It dawned on me the other day that I’ve been learning French for about 10 years now. My reaction to this realization? I’ll refrain from any cliché commentary on how fast time seems to pass and focus instead on the overwhelming wave of pride I felt wash over me. It has taken a whole lot of resolve and patience to persist for so long in the pursuit of a language whose grammatical complexities elude me more often than not.
In other words, learning French is hard.
I’ll also admit, however, that I felt a slight sting of shame. 10 years is a long time and, even after two stints living in France and many hours spent in the classroom, I have most certainly not attained a level of mastery over the language. Am I conversational? Maybe. But fluent? Absoluement pas.
I nonetheless continue to persist through the world of seemingly arbitrary grammatical rules and butchered pronunciation because the romanticism of the language has a hopelessly tight hold over me.
Case in point: when you meet someone for the first time, it’s customary to say enchanté. In what world could I give up on a language in which you’re told someone is literally enchanted to meet you?
Throughout the past decade (I cringed typing that), I’ve also been struck by French words sans direct English translations – words that, in their truest French sense, are more spirits or ideas than they are terms.
Take terroir, for example. Literally translated, it means “soil” or “land.” However, as I’ve come to understand, the word is indicative of a larger philosophy bearing far more weight than any translation website can communicate.
I like to think of terroir as the recognition of a location’s unique identity and the time-tested agricultural and emotional relationships humans have with the land. Typically used in reference to the grape harvest and value of wine, terroir denotes a combination of factors both concrete in the geographical sense (i.e. climate, soil, topography, horticulture, etc) and abstract (i.e. culture, authenticity, genuineness, etc). Land in a particular region or micro-region possesses a character of its own, imparting a unique taste profile, a goût du terroir, to its products.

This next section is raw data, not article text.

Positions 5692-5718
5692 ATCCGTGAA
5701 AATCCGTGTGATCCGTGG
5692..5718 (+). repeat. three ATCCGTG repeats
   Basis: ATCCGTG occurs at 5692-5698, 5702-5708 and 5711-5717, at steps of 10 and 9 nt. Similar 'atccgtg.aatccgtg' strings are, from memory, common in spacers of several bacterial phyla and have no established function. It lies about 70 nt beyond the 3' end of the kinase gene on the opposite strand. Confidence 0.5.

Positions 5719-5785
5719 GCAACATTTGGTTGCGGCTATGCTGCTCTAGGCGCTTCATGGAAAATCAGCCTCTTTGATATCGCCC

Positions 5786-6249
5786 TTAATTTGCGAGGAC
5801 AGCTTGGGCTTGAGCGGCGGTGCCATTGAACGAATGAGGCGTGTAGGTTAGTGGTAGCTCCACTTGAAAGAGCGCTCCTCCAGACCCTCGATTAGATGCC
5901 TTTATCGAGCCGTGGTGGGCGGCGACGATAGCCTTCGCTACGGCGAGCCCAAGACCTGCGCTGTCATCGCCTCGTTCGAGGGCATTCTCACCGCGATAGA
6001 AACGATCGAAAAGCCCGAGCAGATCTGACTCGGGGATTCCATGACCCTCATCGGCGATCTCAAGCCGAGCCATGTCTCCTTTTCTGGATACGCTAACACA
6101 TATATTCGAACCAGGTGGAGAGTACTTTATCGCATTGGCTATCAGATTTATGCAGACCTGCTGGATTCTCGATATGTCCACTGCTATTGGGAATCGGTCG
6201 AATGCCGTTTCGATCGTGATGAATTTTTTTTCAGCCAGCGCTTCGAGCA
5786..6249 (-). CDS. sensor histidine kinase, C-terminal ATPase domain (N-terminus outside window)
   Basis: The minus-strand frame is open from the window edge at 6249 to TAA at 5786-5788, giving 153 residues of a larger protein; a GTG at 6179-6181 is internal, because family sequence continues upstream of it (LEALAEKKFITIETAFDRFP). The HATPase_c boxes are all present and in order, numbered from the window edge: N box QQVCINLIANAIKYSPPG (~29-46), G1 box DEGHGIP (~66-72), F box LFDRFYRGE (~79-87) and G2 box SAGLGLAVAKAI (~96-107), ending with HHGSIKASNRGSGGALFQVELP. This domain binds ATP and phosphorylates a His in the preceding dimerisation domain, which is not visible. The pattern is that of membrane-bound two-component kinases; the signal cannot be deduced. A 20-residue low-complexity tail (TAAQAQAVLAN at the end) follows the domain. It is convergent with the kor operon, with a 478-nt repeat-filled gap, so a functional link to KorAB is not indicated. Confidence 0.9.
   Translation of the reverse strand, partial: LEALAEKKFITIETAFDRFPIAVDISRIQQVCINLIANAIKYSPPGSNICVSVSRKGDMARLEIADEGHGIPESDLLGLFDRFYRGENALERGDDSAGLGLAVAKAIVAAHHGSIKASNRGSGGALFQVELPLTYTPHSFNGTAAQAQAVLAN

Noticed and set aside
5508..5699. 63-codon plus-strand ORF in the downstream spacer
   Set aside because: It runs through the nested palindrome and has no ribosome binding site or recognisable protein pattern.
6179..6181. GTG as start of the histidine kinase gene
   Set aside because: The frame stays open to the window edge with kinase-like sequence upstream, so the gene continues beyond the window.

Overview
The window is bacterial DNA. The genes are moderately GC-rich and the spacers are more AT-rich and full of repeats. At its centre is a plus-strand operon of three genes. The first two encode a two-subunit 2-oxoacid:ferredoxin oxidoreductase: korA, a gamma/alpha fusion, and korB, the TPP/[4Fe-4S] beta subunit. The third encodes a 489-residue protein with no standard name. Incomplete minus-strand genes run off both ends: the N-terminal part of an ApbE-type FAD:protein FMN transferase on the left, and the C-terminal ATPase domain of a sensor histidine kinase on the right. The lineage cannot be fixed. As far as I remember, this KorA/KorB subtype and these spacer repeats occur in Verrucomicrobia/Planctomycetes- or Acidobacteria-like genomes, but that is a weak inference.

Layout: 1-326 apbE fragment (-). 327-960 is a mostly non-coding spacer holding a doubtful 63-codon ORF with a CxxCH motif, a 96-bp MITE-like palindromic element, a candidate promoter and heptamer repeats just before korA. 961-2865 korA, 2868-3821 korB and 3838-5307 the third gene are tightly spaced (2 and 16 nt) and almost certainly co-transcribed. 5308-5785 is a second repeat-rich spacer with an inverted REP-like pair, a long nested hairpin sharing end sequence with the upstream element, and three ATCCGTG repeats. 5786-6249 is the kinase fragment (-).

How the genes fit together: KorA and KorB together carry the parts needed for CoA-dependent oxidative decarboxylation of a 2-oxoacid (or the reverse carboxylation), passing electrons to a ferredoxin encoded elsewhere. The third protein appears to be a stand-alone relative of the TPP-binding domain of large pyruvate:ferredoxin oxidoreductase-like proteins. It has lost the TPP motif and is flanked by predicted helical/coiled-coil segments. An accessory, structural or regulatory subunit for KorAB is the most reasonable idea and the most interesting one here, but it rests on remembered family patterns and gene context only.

It’s the reason why seemingly identical foods grown in different regions and under different conditions will not taste the same. (In fact, I tend to think this is why, even after meticulously following my mother’s recipe for tomato sauce, I inevitably end up with an inferior end product.)
It comes as no surprise, then, that even in the smallest of supermarkets, every product’s source is clearly marked. After all, France is renowned for its regional specialties.
According to Jean-Claude Ribaut, food critic for Le Monde, terroir is “a sort of lost paradise.”
“One could say it’s a vision a bit backward-looking,” explained Ribaut, “but it’s also, I think, a battle of today, to try to safeguard what gives us pleasure and health.”
This philosophy differs from that of locavorism by virtue of the fact that authentic products of terroir can come from afar. That being said, the closer one is to the source, the better.
The notion of regional food specialties isn’t foreign to me. I’ve eaten lobster rolls in Maine, chowder in New England, and buffalo wings in New York. And you better bet that when I finally make my way to Chi-Town, I’ll be indulging in deep-dish pizza. Not to mention all the chimichanga’s I’ll scarf down if I ever find myself in Arizona.
However, until moving to France, I never really thought about this nuanced, 360-degree approach to food.
10 years of learning French and a combined 11(ish) months living in the country and things like this never cease to amaze me.
Because it’s exquisite, really, when you think about it — the fact that there’s a word like terroir, a single word to encapsulate the importance of place and the fundamental relationship between land, people, and food.
Some would even say it’s magical.